What the U.S. Can Learn from the Failures of Democracy Promotion in Egypt

June 16 2017

The administrations of both George W. Bush and Barack Obama were deeply invested in fostering democracy in the Arab world—in two radically different ways. Under the latter, argues Samuel Tadros, and at least in Egypt these efforts led nowhere. When Egyptians took to the streets in 2011, President Obama saw a hope for a transition from dictatorship to democracy: a hope that led to disastrous policy decisions. Tadros provides a trenchant analysis of American mistakes:

[Once it seemed likely that Hosni Mubarak would resign, the Obama] administration turned to history, not of Egypt but of faraway lands. As the New York Times wrote, “Obama ordered staff members to study transitions in 50 to 60 countries to find precedents for those under way in Tunisia and Egypt. They found that Egypt [was] analogous to South Korea, the Philippines, and Chile.”

The whole undertaking was remarkable. The belief that what Egypt was witnessing was a transition to democracy and not the collapse of state institutions framed the discussion from the very beginning and determined the framework of the policy that would be adopted. The suggestion that developments in the Arabic-speaking world would follow those elsewhere betrayed a mindset that did not view culture, history, or religion as relevant. . . .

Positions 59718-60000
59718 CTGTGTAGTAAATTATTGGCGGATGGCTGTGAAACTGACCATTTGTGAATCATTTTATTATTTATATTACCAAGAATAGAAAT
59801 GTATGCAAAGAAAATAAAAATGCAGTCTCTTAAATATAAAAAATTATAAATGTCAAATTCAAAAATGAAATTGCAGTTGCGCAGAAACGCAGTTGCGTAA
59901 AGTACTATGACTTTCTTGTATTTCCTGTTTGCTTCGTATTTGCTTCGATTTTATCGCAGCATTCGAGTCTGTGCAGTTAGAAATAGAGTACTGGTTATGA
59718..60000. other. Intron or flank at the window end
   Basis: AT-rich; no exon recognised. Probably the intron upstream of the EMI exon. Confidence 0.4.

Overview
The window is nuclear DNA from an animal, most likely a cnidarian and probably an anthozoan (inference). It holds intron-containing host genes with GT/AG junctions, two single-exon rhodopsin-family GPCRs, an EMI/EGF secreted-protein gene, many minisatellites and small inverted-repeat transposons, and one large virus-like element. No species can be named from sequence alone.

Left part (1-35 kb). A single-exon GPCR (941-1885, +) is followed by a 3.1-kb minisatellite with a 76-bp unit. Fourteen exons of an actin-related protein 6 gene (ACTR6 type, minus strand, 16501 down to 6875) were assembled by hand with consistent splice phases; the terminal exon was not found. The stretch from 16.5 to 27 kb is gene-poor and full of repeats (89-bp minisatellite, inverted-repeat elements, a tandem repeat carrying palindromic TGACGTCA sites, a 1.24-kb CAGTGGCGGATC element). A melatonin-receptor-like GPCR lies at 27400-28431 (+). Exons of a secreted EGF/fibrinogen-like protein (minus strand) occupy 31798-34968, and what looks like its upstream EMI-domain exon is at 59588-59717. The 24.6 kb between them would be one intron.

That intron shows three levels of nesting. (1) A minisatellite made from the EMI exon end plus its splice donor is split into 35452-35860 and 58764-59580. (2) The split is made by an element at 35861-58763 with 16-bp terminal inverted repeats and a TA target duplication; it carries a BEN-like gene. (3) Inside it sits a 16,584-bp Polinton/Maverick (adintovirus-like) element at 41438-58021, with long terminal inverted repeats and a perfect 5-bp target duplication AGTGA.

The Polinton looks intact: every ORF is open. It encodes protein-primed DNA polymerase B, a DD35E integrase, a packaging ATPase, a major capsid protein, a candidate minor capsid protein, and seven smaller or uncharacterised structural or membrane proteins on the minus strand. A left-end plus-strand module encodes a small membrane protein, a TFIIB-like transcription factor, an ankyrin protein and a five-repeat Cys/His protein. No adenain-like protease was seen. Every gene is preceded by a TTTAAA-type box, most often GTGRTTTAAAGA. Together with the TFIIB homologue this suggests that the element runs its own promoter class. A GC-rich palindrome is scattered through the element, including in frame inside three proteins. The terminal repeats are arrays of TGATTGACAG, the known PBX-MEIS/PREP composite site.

Tadros suggests that rather than engaging in pipe-dreams about Egyptian democracy, the U.S. can take concrete steps to encourage the educational reform that is a prerequisite not only to democracy but even to a functioning and more benevolent dictatorship:

For the past decade, democracy-promotion efforts in the broader Middle East have focused on . . . programs devoted to civil society. . . . Despite heavy investment in civil society, as the story of the country’s struggles during the past few years illustrates, social capital did not transform into political capital. The deficit resulted from the missing first ingredient: human capital.

The state of Egyptian education is dismal, ranking among the worst in the world. The Egyptian educational system does not produce the human capital necessary for a modern state to function, nor does it prepare graduates for a modernized economy. The educational system does not encourage free inquiry; Egyptian students learn very little about the world beyond Egypt, world religions, ideas, or history. The Trump administration should partner with Egypt to reform its educational system. . . .

An unreformed Egypt is destined to be in a state of continued decline. A country divided between those who believe that President Sisi’s mother is Jewish, which makes him an agent of the grand Jewish conspiracy, and those who believe that the Muslim Brotherhood’s founder Hassan al-Banna’s father was Jewish and, hence, that he was an agent of the grand Jewish conspiracy, is not going to transition to democracy.

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More about: Arab Spring, Barack Obama, Democracy, Egypt, George W. Bush, U.S. Foreign policy

Is There a Way Out of Israel’s Political Deadlock?

On Tuesday, leaders of the Jewish state’s largest political parties, Blue and White and Likud, met to negotiate the terms of a coalition agreement—and failed to come to an agreement. If none of the parties in the Knesset succeeds in forming a governing coalition, there will be a third election, with no guarantee that it will be more conclusive than those that preceded it. Identifying six moves by key politicians that have created the deadlock, Shmuel Rosner speculates as to whether they can be circumvented or undone:

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More about: Benjamin Netanyahu, Israeli Election 2019, Israeli politics